The topic of the MTHFR gene crops up every now and then in our private support group. A medical professional who happens to also be a member of our group was concerned about unfounded fears raised by common misunderstandings about this gene. She wrote the following to clarify the facts about this gene and hopefully ease concerns.
The MTHFR gene that has some very common changes within it (so common that 50% of us carry 1 or 2 changes within this gene). When this gene was first discovered it was thought to be associated with many health concerns including blood clots, pregnancy loss, anxiety, etc. This has all since been disproven. Now many medical associations (ACMG, ACOG, AAFP) are recommending not testing for this gene.
There are nearly 20,000 genes in the human body. Each gene is made up of 4 DNA letters, or nucleotides: A, C, T, and G. The combination of these DNA letters code for the instructions to make a protein. Proteins are the molecules that perform a specific function in our body. Every person has many changes in their DNA sequence. It is estimated that every person has approximately 10 million genetic changes. The vast majority of these changes are known as single nucleotide polymorphisms (SNPs). SNPs are common changes that do not impact our health or development but are normal differences in our DNA sequence (https://ghr.nlm.nih.gov/primer/genomicresearch/snp).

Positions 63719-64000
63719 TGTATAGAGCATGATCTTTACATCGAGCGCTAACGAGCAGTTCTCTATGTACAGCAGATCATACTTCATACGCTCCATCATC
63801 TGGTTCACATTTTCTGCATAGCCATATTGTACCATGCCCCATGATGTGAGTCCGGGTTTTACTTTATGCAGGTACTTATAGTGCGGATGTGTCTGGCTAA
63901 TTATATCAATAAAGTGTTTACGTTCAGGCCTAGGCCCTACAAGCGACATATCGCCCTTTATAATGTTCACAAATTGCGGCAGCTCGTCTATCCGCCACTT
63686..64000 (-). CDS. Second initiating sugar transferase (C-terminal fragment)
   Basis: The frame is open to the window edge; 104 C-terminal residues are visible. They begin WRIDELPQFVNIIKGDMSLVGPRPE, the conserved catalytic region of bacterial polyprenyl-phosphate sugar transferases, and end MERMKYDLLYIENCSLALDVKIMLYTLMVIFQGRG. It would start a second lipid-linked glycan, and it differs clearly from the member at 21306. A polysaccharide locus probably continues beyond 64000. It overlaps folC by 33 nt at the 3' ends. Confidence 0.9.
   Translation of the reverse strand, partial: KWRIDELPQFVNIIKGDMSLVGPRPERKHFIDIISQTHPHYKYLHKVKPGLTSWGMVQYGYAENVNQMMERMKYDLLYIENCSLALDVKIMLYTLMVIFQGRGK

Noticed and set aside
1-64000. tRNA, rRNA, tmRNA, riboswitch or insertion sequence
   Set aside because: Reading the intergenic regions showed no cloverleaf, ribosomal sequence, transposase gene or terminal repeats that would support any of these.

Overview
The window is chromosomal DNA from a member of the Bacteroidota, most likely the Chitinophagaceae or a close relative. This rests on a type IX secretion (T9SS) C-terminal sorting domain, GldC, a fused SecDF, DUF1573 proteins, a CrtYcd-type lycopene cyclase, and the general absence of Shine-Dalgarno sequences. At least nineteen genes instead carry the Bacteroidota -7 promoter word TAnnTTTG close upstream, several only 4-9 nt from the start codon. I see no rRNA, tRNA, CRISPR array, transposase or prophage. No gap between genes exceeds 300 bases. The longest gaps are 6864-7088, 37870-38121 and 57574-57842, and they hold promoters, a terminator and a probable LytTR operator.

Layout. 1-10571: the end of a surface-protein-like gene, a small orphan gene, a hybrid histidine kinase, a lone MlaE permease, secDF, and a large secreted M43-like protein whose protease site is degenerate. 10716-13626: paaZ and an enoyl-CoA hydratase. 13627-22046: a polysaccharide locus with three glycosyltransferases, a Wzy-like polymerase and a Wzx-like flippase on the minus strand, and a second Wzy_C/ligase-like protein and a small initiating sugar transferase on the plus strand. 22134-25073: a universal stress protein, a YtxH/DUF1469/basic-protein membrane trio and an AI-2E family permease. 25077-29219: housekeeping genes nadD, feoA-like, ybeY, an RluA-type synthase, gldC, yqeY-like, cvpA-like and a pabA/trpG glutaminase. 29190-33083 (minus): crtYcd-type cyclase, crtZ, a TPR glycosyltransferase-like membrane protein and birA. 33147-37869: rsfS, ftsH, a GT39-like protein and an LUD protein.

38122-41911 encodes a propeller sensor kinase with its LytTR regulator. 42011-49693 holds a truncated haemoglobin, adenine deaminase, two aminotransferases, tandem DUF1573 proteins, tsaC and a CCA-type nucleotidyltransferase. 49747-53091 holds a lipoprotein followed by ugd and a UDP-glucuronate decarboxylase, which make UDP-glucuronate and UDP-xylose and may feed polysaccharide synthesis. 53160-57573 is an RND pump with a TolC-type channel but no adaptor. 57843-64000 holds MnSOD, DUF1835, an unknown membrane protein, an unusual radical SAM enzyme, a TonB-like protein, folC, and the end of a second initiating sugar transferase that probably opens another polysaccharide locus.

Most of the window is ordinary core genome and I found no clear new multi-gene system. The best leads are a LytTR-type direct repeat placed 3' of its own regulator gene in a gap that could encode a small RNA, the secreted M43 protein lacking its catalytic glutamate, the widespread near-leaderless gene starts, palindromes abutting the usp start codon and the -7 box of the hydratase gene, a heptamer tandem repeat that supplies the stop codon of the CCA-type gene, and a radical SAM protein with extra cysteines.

The MTHFR gene has two SNPs that are very common: 677C>T and 1298A>C. When these two changes were originally identified, multiple studies were performed to determine if these SNPs were associated with a variety of health concerns including risk for blood clots, heart disease, neural tube defects, chromosome abnormalities, pregnancy loss, mental health concerns, cancer, etc. As the knowledge of the genetic basis of human disease has expanded, it became clear that these two changes in the MTHFR were not the cause of these health concerns. It is now recommended by the American College of Medical Genetics and Genomics, American College of Obstetrics and Gynecology, and Society for Maternal Fetal Medicine that testing for these common changes NOT be performed.
There are many websites and blogs that provide misleading information about this particular gene. For reliable information on this gene and the common genetic changes found in MTHFR please visit:
- Center for Disease Control: https://www.cdc.gov/ncbddd/birthdefectscount/faq-folic-ntd.html
- Genetics Home Reference: https://ghr.nlm.nih.gov/gene/MTHFR
- American College of Medical Genetics – Practice Guideline: https://www.acmg.net/StaticContent/PPG/MTHFT_pre-print.pdf
Science articles and blog posts available for the public: